Rural consumer sentiments shot up by 10 per cent in the week ended May 28. This is an extraordinary rise. Surprisingly, the May 26 announcement of stringent restrictions on cattle trade did not dampen rural consumer sentiments. Perhaps, the government understands the pulse of the people quite well. Or, it may be early to tell.
Urban India continues to suffer low consumer sentiments. Since January 2016, when we launched the BSE-CMIE-UMich consumer sentiments indices, urban consumer sentiments have been on average about four per cent lower than rural sentiments.
During the week ended May 28, the gap between rural and urban consumer sentiments widened. The urban consumer sentiments index was 13 per cent lower than the rural index.
Urban consumer sentiments are mucked by a severe shortage of jobs. Amit Shah’s communication did not help. His remark on the contrary could have spooked consumer sentiments. He has been quoted as saying: “We have tried to give new perspective to employment as it is not possible to provide employment to everyone in a country of 125 crore people. We are promoting self-employment and the government has made eight crore people self-employed.”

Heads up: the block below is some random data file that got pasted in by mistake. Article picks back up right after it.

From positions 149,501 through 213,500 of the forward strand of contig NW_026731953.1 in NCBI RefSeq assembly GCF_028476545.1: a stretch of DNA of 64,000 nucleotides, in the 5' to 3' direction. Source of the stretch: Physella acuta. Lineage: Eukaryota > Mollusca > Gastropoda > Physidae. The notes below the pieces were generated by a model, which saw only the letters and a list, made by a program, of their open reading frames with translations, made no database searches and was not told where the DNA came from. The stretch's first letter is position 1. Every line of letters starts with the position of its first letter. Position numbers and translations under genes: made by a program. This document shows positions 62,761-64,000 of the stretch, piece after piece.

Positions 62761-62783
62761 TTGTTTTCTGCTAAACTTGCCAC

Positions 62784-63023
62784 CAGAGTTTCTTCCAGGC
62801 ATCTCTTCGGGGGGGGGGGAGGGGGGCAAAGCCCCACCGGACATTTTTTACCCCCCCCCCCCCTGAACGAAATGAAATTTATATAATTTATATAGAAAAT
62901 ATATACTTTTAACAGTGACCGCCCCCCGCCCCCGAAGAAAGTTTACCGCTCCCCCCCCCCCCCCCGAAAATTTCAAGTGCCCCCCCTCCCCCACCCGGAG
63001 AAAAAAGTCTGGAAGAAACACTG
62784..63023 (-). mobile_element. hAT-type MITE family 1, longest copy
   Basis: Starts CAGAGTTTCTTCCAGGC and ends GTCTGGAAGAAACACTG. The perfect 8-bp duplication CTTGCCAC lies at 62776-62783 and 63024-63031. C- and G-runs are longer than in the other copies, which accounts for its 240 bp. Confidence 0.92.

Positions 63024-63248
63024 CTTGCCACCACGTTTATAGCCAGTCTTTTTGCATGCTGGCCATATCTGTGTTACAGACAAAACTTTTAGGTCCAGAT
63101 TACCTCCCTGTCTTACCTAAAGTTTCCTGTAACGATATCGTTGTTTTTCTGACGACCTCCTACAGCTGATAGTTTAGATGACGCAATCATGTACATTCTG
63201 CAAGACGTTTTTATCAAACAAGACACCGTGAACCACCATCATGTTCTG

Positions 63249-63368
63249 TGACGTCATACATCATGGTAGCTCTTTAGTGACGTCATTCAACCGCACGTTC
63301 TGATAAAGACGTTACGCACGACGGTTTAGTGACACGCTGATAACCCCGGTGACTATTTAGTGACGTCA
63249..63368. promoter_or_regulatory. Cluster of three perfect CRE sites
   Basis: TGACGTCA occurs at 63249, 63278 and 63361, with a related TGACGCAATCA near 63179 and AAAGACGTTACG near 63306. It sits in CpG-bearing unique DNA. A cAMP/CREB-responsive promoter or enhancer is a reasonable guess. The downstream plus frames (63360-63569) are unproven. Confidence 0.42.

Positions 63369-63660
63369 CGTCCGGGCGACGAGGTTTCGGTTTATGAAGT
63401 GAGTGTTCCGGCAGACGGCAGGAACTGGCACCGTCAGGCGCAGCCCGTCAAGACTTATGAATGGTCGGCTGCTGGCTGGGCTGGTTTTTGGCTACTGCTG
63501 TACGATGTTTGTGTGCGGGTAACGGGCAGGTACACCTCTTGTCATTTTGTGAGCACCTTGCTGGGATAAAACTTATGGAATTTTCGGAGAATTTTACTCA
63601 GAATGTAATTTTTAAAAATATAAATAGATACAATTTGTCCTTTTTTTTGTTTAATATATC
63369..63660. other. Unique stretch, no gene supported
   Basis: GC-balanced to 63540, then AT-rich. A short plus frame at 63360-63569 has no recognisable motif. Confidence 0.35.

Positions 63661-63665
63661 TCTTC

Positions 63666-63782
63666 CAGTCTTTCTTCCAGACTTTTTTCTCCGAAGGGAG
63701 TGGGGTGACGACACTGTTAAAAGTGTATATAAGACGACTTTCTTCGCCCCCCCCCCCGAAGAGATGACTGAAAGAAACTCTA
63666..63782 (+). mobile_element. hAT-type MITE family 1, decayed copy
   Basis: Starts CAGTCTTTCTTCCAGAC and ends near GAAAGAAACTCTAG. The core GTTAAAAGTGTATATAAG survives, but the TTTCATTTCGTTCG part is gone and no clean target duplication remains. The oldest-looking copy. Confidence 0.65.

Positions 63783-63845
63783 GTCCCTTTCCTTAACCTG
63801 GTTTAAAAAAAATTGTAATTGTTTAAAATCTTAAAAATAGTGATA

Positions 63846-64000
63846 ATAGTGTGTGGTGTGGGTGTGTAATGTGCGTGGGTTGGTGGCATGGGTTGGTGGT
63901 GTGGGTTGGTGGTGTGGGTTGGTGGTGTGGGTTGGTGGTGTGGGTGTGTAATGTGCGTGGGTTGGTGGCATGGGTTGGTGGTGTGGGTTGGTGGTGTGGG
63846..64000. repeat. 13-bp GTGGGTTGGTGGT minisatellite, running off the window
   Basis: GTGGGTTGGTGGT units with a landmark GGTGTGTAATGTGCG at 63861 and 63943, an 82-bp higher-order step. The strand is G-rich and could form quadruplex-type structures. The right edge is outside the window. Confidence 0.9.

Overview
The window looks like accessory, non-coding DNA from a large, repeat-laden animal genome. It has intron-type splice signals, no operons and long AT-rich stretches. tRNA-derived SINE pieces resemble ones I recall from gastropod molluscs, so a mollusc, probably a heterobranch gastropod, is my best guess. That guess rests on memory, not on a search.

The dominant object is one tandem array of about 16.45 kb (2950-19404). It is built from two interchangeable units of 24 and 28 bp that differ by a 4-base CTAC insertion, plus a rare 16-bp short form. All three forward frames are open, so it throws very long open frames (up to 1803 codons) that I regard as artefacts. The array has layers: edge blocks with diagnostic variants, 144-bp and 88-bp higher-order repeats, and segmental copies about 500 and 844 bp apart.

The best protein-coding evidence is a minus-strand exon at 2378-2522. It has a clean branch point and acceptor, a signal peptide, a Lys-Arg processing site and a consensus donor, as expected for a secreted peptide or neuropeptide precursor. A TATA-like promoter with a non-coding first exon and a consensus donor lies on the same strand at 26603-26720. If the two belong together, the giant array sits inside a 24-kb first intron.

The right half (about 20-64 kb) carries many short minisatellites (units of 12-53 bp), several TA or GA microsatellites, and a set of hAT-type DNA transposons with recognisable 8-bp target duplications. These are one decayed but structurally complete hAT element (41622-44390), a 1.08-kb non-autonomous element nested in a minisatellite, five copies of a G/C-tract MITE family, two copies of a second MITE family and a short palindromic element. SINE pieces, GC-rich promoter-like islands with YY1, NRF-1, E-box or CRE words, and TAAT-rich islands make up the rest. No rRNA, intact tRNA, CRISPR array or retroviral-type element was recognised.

First, a self-employed person is also an employed person. So, if the government is promoting self-employment it is also promoting employment. There is no contradiction here. Second, self-employment is not happening. If eight crore new self-employed jobs were created then our unemployment problem would have been solved by now. Less than that were unemployed. Was this a third anniversary jumla?
Urban India faces a low and falling labour participation rate (LPR). Before demonetisation, the LPR was around 45 per cent. This fell steadily and showed up in a spuriously low unemployment rate. But now, in May, even unemployment has started to rise. This means that urban India now faces a low-and-falling labour participation rate and a low-but-rising unemployment rate. Urban unemployment was 5.3 per cent in the week ended May 28. It was 4.1 per cent in April.